The tributes flowed from royalty to politicians, sports stars and celebrities to ordinary people he had touched on his journey with the cruellest of diseases.
He never complained about the hand which fate dealt him when diagnosed with Motor Neurone Disease. He did not once lose his sense of fun and total commitment to making the best use of the time he had left to improve treatments and find a cure.
As was commented over the weekend, his battle with the disease that claimed his life was hallmarked by the same courage he had shown in all his skirmishes with opposition packs.
A man famed for his crunching tackles and thunderous carries, he charged straight ahead when dealing with the problems he faced after being diagnosed in December 2016.
In an interview just a few months after he broke the news of his condition to the world, he shrugged off the notion that his final days might be filled with self-pity.
“I’ve not had a big melt, even at home, because I’m not sure it would help,” he said. “Maybe the odd time in the car. But again I go back to my life. I’ve had a fantastic life. So crack on.”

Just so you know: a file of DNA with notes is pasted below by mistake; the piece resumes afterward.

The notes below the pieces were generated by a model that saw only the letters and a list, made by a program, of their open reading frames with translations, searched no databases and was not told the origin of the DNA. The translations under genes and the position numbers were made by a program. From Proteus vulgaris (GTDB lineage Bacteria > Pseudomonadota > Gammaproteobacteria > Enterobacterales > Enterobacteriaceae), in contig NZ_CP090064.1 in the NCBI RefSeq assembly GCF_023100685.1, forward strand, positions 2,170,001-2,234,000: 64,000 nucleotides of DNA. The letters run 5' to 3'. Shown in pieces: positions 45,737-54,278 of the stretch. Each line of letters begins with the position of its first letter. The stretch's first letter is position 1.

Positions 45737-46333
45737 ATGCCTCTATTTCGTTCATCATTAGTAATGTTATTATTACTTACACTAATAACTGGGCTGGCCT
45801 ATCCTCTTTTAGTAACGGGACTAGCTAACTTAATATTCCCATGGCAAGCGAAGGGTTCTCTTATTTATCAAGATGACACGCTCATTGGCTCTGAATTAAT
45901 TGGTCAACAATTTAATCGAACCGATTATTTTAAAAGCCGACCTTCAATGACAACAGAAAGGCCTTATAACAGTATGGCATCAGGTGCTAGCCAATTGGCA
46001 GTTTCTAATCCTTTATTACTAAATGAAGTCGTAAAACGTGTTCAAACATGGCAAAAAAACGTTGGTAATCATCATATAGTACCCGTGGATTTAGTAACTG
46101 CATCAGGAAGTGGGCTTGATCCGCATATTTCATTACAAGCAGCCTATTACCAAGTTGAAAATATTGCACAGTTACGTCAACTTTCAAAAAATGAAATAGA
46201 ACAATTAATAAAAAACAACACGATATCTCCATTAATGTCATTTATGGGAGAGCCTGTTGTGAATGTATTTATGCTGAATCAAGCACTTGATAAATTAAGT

And boy, how he lived up to that. The My Name’5 Doddie Foundation has already raised an incredible £8 million. The legacy and selflessness of this remarkable man cannot be overstated.
In the flood of tributes which came on Saturday, it was his family who summed him up the best.
"Doddie was an inspirational force of nature,” his wife Kathy wrote. “MND took so much from Doddie, but never his spirit and determination.”
The work of the foundation will continue, an extraordinary life continuing to benefit future generations. We remember a fearless warrior with a heart of gold whose positive outlook on life is a lesson to us all.
In the words of Doddie: "Do what you can do today and worry about tomorrow when it comes. And if it doesn’t come, then you’ve had a bloody good time.”